On December 3, 2013, I introduced the Reform Act, 2013 in the House of Commons. The Reform Act is an effort to strengthen Canada’s democracy by restoring the role of elected Members of Parliament in the House of Commons.

The Reform Act is based on the years of feedback I’ve received from people in Wellington County and Halton Hills.

It is clear that decades of changes to Parliament have weakened the role of MPs and centralized that power in the party leaders. As a result, your democratic representation through your elected MP has been much weakened over the past several decades.

These changes are not the result of any one party or any one leader, but are the cumulative effects of changes made over many decades that have eroded the power of the MP and centralized it in the leaders’ offices.

In Canada, unlike the US, citizens exercise only one vote at the national level: A vote for their local MP. Canadians rightfully expect that their local member be able to represent their views in Ottawa, and not the other way around.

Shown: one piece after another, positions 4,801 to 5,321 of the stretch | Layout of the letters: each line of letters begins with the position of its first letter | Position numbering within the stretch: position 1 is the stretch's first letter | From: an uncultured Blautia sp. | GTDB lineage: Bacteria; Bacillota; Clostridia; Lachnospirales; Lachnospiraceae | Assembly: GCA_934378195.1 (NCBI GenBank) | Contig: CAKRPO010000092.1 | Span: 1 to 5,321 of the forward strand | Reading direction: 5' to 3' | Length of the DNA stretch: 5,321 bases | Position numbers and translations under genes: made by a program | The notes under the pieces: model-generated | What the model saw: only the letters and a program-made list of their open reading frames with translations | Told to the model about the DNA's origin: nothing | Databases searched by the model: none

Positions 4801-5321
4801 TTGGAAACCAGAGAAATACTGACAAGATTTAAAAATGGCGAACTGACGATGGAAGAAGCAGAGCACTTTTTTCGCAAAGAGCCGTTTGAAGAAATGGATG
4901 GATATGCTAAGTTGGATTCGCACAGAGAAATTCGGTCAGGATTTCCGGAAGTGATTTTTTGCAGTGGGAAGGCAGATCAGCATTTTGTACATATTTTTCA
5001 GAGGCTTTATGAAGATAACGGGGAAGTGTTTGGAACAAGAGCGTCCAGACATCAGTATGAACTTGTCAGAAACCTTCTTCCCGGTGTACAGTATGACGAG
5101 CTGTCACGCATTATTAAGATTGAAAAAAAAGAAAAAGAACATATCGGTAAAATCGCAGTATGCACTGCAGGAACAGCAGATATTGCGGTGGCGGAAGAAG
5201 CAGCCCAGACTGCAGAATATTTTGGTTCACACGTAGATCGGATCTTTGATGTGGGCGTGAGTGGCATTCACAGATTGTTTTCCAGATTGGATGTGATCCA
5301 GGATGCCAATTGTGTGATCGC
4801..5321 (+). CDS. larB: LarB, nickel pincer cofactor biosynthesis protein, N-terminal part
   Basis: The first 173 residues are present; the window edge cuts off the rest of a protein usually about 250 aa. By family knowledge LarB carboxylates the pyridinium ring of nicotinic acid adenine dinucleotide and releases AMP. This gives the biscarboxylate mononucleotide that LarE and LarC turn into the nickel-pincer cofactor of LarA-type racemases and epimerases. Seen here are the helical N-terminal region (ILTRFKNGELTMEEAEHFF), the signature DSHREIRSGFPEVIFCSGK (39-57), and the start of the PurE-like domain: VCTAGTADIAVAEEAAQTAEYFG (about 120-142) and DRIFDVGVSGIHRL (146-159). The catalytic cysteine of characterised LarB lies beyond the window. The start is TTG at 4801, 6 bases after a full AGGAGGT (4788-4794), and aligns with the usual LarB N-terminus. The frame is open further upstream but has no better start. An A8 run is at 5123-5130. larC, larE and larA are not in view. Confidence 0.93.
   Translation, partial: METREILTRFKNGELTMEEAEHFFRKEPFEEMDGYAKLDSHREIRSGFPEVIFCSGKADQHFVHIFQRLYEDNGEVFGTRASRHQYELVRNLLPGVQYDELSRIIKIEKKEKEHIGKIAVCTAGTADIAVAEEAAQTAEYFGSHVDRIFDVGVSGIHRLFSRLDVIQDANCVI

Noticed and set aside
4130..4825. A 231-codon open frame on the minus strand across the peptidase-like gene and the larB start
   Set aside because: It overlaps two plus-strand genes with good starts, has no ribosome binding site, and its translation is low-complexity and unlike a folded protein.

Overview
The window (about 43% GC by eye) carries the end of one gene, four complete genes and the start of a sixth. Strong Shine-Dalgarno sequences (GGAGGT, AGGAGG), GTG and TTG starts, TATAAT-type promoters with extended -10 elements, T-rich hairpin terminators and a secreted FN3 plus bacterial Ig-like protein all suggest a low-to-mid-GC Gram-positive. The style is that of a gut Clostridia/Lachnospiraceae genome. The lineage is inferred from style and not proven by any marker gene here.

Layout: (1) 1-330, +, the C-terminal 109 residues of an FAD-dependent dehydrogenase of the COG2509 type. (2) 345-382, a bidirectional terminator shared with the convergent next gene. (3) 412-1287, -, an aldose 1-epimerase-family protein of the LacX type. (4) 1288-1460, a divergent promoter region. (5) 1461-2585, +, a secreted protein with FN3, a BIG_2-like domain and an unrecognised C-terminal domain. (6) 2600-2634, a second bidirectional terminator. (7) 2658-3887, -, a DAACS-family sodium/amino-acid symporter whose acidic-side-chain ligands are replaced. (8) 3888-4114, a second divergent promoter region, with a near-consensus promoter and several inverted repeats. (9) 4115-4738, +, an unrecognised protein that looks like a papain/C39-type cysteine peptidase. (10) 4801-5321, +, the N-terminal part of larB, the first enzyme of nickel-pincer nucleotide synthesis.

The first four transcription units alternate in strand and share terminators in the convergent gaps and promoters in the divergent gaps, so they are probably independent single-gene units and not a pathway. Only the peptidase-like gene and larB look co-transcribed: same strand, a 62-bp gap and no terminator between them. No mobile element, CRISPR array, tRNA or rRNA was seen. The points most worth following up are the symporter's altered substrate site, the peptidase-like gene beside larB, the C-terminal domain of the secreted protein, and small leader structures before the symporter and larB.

The Reform Act proposes three simple reforms to improve Parliament by restoring local control over party nominations, strengthening caucuses as decision making bodies and reinforcing the accountability of party leaders to their caucuses in the House of Commons. These reforms will better empower MPs to represent their constituents and allow them to stand on issues of importance to their constituencies.

The Prime Minister and other party leaders would still be immensely powerful under the proposals in the Reform Act. It’s just that they wouldn’t be all powerful.

The ideas in this bill are not new ideas, but very old ones. They are the ideas that Canada’s democratic institutions were founded upon in the 1840s, after the Rebellions of 1837.

If enacted, the Reform Act would restore Parliament to the way it worked in Canada for many decades. It would strengthen Baldwin and LaFontaine’s principle of responsible government, making the government more accountable to the people’s elected representatives.

Furthermore, many of the reforms proposed in the Reform Act are similar to current practices in other Westminster parliaments in Australia, New Zealand and the UK.

Public support for the Reform Act demonstrates that Canadians want Parliament reformed. I’m optimistic we can achieve these reforms and strengthen our democracy by ensuring elected MPs have the tools they need to effectively represent their unique constituencies in Ottawa.

If you have any questions you can reach me by phone at (866) 878-5556 or by email at michael.chong@parl.gc.ca. Best Wishes for a Safe and Prosperous 2014.